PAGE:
Use the active voice to write with emphasis and vigor… That’s good advice as far as it goes, but it doesn’t go far enough. More complete advice would be to use the active voice – unless you have a good reason to us the passive voice (p. 50).
I will return to the passive voice shortly. First, I wish to elaborate on the attributes of the active voice. Wilbers cautions against obstacles to vigor. The Active Voice is best served with little to no vigor obstacles. The Active Voice chooses nouns over verbs. Nouns are sticklers. Nouns are factual and see accuracy. Active verbs run. They flourish when the nouns are appropriately curtail. Concluding his exposition on Active Voice, Wilbers writes:
In a word, action is the key. Use actions verbs, mind travel, and the active voice to create movement. Make your sentences tell stories, and don’t let those nominalizations and noun stacks get in the way. Remember: to keep it interesting, keep it moving (p. 64).
Crafting the Passive Voice within the Active Voice
The Passive Voice has been demonized. I have cast it in a long shadow. The Active Voice brims with exciting verbs and it yearns to tell you stories. It is in this way that the Passive Voice gets punished. It needn’t be this way. Just as Jung advised we confront our shadow, the Passive voice is worth further examination. Again, Wilbers assists. He outlines five occasions when the Passive Voice is in harmony with the active counterpart. These are: 1) To emphasize the receiver of the action; 2) To reduce the emphasis on the performer of the action; 3) To avoid responsibility; 4) to create smooth connections between passages; and 5) to maintain a consistent point of view or sequence of subjects.
Therefore, just as nouns stifle verbs, so too can the Passive voice stifle his active brother. Reality can be cold and bare. Too many nouns spoken with the Passive voice reveal this. When balanced appropriately though, both nouns and the passive voice provide solid foundation for the verb’s flair. Beyond this, Wilbers highlights how
effective the Passive Voice can be:
… another method for moving old information to the left and new information to the right is the passive voice. The problem with using the active voice in the relative clause is that it introduces a second subject before indicating how that subject relates… In contrast, the passive voice moves the modifying word forward so that it is adjacent to, and links with the phase it modifies (p.206).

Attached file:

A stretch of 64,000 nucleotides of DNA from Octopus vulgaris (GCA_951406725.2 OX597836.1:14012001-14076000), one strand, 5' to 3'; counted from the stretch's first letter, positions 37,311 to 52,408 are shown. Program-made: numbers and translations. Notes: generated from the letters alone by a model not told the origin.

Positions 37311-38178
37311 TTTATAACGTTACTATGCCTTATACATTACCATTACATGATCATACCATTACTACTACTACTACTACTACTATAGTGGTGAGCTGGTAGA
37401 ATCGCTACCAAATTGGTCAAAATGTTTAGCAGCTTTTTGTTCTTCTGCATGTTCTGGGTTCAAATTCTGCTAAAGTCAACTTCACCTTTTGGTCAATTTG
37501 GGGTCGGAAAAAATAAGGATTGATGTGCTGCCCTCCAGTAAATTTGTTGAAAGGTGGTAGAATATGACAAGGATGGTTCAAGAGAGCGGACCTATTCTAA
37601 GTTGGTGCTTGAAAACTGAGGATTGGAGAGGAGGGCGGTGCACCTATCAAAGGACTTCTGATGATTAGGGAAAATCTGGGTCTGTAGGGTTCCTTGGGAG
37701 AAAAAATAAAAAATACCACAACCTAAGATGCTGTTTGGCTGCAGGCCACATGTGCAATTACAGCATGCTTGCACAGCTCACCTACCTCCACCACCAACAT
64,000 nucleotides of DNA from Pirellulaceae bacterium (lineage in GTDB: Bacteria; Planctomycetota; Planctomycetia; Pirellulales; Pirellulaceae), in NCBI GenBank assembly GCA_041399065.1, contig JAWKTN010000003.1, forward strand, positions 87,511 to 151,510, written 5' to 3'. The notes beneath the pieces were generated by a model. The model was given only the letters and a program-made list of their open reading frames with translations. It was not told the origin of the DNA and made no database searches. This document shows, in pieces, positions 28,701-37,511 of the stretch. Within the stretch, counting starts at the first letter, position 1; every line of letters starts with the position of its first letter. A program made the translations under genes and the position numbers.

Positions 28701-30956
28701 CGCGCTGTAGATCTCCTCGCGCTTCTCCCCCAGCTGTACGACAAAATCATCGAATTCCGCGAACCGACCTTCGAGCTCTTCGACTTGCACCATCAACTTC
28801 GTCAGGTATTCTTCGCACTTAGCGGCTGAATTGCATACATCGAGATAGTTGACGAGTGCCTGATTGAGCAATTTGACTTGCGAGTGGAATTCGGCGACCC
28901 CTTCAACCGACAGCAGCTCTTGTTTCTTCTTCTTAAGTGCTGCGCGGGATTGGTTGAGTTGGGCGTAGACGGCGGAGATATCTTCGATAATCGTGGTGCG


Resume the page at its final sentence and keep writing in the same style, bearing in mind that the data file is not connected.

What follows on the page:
Final Thoughts on the Active Voice
I write to inform. I write to entertain, to provoke, to illicit your response. However, a primary driving force for my writing is selfishness. I write to understand. It is easy to think all day and claim to have the answer. I know! I know X and I know Y. Writing on the other hand, invites feedback. Feedback challenges “I know!” This challenge though also creates an understanding. I started this article with the observation that I had, according to the SEO tools, overused the passive voice. I desired to know – and to understand – the Active Voice. Within me was a desire to communicate my research. Ultimately though, this is about my desire to command the active and passive voice like a puppeteer does his puppets.
The task of writing well is not for the faint of heart. It is true, I didn’t anticipate how much writing I’d have to do. I’m here now though. I thus conclude: I must become a better writer. Overtime and with practice I can learn to more effectively write for the internet. The first step is to gain command over the active voice. I write for you. I write for me. Now I seek to write with greater clarity and more efficiently when I use the active voice unless there is good reason not too.